08 June '16..
Paul Farhi, the Washington Post’s media reporter, wrote two months back about “a kind of self-reinforcing information loop” that affects the media. He sees this as a problem found in the “fringe,” which is “the murky swamp of rightwing, libertarian and flat-out paranoid sources” of the social media’s “alternative information ecosystem.”
In Israel, the problem is not in the “fringe” but the mainstream.
Here is a recent example of how those who possess a radio microphone or who stare at you from the television screen control and slant the news we receive.
On the morning of May 26, Kol Yisrael’s veteran news anchor Aryeh Golan referred almost a half-dozen times in three different items and interviews to what he claimed was the US State Department’s opinion on the result of Prime Minister Benjamin Netanyahu’s negotiations to form a new government, which was that it was “the most right-wing coalition in Israel’s history.”
Golan is surely aware of the makeup of Yitzhak Shamir’s government, Israel’s 24th, from June 1990 to July 1992.
It included the Likud, the National Religious Party, Shas and Techiya. And when Techiya bolted, Tzomet and Moledet filled in. But more importantly, he misquoted the State Department spokesman. What Mark Toner actually said was, “We’ve also seen reports from Israel describing it as the most right-wing coalition in Israel’s history.” Golan first misquoted his source, then, based on that, asked the politicians he was interviewing for their opinion. Their statements then provided further headlines.
Golan seems to be a good student of strategic communication adviser Ben Rhodes, who did the same for the White House, pushing the Iran Nuclear deal. Golan impugned Israel’s government without any factual base.
This is a corollary of what we termed the “media boomerang effect” in our December 21, 2011 column, where we related to local media figures who exploit their connections with the foreign press to impact Israeli society.
Golan, we presume, was convinced no one had actually read or listened to Toner’s statement and felt free to “interpret” it to suit his own personal world view.
This was a prime example of a media “misquotation maneuver.” The main difference between this and the phenomenon Farhi spoke of is that Golan is not a “fringe” character but firmly in the mainstream of Israel’s media.
As is Roni Daniel.
Daniel, Channel 2’s veteran military correspondent, whom many of his colleagues consider part and parcel of the IDF’s spokesperson’s unit rather than an external observer, was distraught on the Friday weekly wrapup show on May 20. He was so upset about the resignation of defense minister Moshe Ya’alon and the expected appointment of MK Avigdor Liberman that he found it necessary to share his personal feelings on the matter with his viewers.
In a live broadcast, Daniel stated, “After this week, I’m not sure I want my children to remain here... [Israel] is not a pleasant place to be.” He was uncomfortable with the existing “culture of government,” he said. He named four politicians that particularly galled him: Ze’ev Elkin, Yariv Levin, Miri Regev and Bezalel Smotrich.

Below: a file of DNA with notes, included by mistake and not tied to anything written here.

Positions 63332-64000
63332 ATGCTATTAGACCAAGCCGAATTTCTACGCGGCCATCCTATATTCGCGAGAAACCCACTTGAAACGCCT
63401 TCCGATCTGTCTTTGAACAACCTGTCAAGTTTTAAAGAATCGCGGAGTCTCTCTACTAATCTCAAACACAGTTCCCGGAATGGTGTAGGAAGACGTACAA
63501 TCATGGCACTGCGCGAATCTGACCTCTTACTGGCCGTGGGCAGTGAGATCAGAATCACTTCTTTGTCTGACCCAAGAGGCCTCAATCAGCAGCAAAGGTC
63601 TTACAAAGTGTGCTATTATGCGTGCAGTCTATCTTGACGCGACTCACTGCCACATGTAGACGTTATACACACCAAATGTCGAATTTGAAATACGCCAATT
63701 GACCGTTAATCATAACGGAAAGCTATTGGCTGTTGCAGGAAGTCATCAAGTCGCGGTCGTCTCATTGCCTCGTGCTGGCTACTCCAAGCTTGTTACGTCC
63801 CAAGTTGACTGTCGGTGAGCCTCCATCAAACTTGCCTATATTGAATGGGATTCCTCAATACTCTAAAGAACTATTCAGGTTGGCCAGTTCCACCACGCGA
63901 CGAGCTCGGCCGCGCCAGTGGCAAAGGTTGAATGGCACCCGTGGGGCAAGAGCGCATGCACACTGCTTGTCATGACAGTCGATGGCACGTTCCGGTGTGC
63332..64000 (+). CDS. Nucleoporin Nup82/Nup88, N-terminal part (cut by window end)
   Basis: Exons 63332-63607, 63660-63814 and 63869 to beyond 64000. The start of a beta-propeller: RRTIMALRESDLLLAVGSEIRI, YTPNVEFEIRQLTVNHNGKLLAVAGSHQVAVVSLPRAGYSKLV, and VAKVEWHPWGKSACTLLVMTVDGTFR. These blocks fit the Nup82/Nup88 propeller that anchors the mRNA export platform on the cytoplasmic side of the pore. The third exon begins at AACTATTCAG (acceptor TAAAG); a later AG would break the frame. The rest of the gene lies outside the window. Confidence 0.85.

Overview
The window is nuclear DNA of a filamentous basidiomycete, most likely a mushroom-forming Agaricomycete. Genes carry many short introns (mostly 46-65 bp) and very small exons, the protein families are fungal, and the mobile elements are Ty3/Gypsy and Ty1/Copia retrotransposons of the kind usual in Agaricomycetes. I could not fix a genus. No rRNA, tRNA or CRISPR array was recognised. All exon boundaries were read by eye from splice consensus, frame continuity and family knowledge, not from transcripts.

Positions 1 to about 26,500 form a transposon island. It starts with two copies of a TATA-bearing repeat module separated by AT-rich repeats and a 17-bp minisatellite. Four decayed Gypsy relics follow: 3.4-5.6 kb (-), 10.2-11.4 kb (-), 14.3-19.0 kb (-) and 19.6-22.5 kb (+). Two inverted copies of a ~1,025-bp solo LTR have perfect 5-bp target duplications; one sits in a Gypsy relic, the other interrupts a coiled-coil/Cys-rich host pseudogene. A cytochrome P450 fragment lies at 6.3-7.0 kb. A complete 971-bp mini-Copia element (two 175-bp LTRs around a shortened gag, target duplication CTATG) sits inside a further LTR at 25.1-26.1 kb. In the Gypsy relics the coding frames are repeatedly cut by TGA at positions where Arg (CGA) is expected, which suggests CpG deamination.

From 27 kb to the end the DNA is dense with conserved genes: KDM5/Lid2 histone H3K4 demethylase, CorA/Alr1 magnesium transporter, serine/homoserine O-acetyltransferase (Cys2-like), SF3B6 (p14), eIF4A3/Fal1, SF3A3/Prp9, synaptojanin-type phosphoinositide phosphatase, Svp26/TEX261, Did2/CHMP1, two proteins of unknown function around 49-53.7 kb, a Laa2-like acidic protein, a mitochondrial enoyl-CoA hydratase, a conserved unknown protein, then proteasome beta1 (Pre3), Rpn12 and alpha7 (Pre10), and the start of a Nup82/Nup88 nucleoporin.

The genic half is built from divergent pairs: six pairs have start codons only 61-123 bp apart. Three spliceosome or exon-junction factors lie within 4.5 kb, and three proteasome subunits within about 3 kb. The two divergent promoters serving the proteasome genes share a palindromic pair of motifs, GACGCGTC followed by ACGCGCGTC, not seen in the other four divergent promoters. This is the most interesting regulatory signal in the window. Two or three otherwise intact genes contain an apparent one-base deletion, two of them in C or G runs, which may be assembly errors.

Daniel’s colleague leftist Amnon Abramowitz attempted to cool things down with some humor, but Daniel slammed his fist on the table.
Abramowitz then informed him that Netanyahu’s rule “will eventually end,” urging Daniel to “look at this as an intermediary period.” Daniel remained unmoved, declaring that if his children do emigrate, it wouldn’t be such a disaster for him.
When Barbara Plett, who was reporting on the funeral of Yasser Arafat back in 2004, started to cry, an outcry went up. Eventually, the BBC’s Programme Complaints Committee upheld part of a complaint against her. Their decision was that her comments “breached the requirements of due impartiality.”
In view of his outburst, can Daniel’s future reporting or his commentary ever be considered impartial and objective? Is it ethical to continue to employ such a person? In Plett’s case, the BBC’s director of news, Helen Boaden, apologized for the “editorial misjudgment” as it “unintentionally gave the impression of over-identifying with Yasser Arafat and his cause.” Daniel’s statement, however, was by no means “unintentional.”
Twice he was given the opportunity to recant, yet repeated himself, even when Likud Minister of National Infrastructure, Energy and Water Resources Yuval Steinitz was later present.
Last week, Channel 2 news broadcast a “scoop”: a poll commissioned by Israel’s ambassador to the UN , Danny Danon, in the lead-up to the anti-boycott conference he convened with American Jewish organizations, and conducted by the IPSOS agency, found that one-third of Americans believe boycotts against Israel are justified and a legitimate means of applying political pressure against Israel.
The implications of that figure are devastating. However, within a few hours, it became apparent that Channel 2 had left one key word out of the report: the one-third figure referred to American students, not the general public. This may not be much of a consolation but at least it is the truth; Channel 2’s broadcast was not.
These examples highlight how badly our media lacks self-regulation and cannot be trusted. In Israel, it is the mainstream which remains at the fringe.
The authors are vice chairman and chairman respectively of Israel’s Media Watch (www.imediaw.org.il).
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